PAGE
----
Did you consciously set out to use your location as a “character” in your books, or did this grow naturally out of the initial story or stories?
In the cathedral mysteries, the town is more than a backdrop but doesn’t quite have the status of a character. You have to tread the line between giving the readers too much information and leaving them short-changed.
How do your protagonists interact with their surroundings?
So far I’ve had my ‘detectives’, Tom and Helen Ansell, visit each city on business. Tom is a young lawyer who can plausibly be sent to different parts of the country to see to his firm’s clients. I also needed to provide Helen with something to do, so I made her an aspirant writer, with a commission in the last book to write pen-portraits of Ely and Cambridge for a magazine. Their occupations make the couple naturally inquisitive. Using outsiders means that they’re more observant – or more ready to comment on what they see.
Have you ever made any goofs in depicting your location or time period? Please share–the more humorous the better (we all have).
In the third book in my Shakespearean series, The Pale Companion, I chose a country-house setting outside London where murders take place around a midsummer performance of A Midsummer Night’s Dream, staged by a touring company of players from the Globe theatre. In homage to all those 1930s cosy Brit mysteries, I made the weather idyllic, cloudless, sunny. Only later did I discover that the summer during the year in question, 1602, was actually terrible, and indeed the whole period was noted for constant rain, disastrous harvests, etc. A historical blip which I doubted that anyone noticed but which niggled me.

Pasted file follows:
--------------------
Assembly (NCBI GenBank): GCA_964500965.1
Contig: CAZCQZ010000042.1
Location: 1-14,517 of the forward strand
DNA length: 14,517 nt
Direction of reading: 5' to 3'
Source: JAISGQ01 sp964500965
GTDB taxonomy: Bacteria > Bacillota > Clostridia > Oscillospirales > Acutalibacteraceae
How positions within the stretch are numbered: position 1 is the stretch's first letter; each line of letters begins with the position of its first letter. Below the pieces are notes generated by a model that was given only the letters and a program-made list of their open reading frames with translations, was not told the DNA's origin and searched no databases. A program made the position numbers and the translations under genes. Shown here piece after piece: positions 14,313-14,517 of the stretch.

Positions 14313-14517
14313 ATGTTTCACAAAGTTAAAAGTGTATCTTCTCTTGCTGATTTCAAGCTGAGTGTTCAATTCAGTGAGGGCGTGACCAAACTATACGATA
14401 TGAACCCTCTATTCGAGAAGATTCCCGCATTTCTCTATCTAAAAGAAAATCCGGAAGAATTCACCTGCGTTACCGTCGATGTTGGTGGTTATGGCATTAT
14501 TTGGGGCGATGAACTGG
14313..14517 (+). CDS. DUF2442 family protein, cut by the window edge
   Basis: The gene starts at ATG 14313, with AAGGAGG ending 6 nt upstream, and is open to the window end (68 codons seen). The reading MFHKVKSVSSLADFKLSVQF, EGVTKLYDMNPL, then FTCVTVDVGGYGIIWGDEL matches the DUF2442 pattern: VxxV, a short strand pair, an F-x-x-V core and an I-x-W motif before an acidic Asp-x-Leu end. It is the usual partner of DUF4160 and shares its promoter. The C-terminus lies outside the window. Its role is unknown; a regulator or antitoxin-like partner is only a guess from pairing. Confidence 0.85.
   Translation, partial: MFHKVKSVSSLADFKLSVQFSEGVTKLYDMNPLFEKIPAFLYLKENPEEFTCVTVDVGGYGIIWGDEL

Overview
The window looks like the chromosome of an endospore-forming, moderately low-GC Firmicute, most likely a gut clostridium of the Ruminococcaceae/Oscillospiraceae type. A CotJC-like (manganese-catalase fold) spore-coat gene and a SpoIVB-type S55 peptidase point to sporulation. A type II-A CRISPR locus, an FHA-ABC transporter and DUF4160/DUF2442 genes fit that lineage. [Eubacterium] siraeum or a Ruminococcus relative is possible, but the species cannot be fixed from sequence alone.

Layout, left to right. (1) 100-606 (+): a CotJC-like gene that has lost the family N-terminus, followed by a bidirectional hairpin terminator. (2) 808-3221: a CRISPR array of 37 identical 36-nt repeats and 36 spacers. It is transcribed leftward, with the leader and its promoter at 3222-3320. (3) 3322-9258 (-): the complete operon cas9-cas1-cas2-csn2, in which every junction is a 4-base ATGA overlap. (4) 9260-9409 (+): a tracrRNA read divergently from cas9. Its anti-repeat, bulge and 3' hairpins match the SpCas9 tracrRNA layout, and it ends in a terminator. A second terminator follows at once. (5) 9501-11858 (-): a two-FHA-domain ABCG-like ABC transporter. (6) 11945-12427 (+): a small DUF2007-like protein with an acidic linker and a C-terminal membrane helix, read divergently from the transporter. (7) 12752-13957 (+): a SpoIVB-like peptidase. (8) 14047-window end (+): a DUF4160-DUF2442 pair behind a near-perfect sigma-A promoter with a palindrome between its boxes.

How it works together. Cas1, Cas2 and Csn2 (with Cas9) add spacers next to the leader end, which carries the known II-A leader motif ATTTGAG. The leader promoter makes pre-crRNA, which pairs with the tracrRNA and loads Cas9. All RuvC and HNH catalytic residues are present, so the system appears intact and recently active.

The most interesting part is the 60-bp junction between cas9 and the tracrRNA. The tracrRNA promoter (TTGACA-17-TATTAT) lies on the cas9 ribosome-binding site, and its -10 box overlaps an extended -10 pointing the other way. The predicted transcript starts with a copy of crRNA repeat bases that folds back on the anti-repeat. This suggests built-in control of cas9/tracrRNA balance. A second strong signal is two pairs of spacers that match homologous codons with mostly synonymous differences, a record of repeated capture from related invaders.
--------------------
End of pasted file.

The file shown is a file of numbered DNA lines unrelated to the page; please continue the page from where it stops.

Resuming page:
Of the cathedral town novels, do you have a favorite book or scene that focuses on the place? Could you quote a short passage or give an example of how the location figures in your novels?
‘They were riding along a slightly elevated way between fields, some of peaty broken earth, some with a dark-leafed crop that Tom couldn’t identify. The town of Ely slowly shrunk to his backward-facing gaze until only the bulk of the cathedral remained. Lines of willows and poplars fringed the fields, interrupted by the occasional hut or meagre dwelling. There was the sense of water everywhere, either dazzlingly visible in the pools and channels beneath the slanting sun or lying very close underground or waiting just beyond a horizon that lay straight as a ruler.”
Who are your favorite writers, and do you feel that other writers influenced you in your use of the spirit of place in your novels?
He’s light years away from the historical mysteries I write, but I’m a great fan of Lee Child and his Jack Reacher series. Every book is set in a different part of the US, from the deep south to New York to the mid-west to LA, and each evokes the place in a spare but effective style.
Not certain but I’m thinking of Winchester as a possible setting for another cathedral mystery.
Thanks so much for joining in the discussion, Philip.
For more information on Philip Gooden, visit his blog.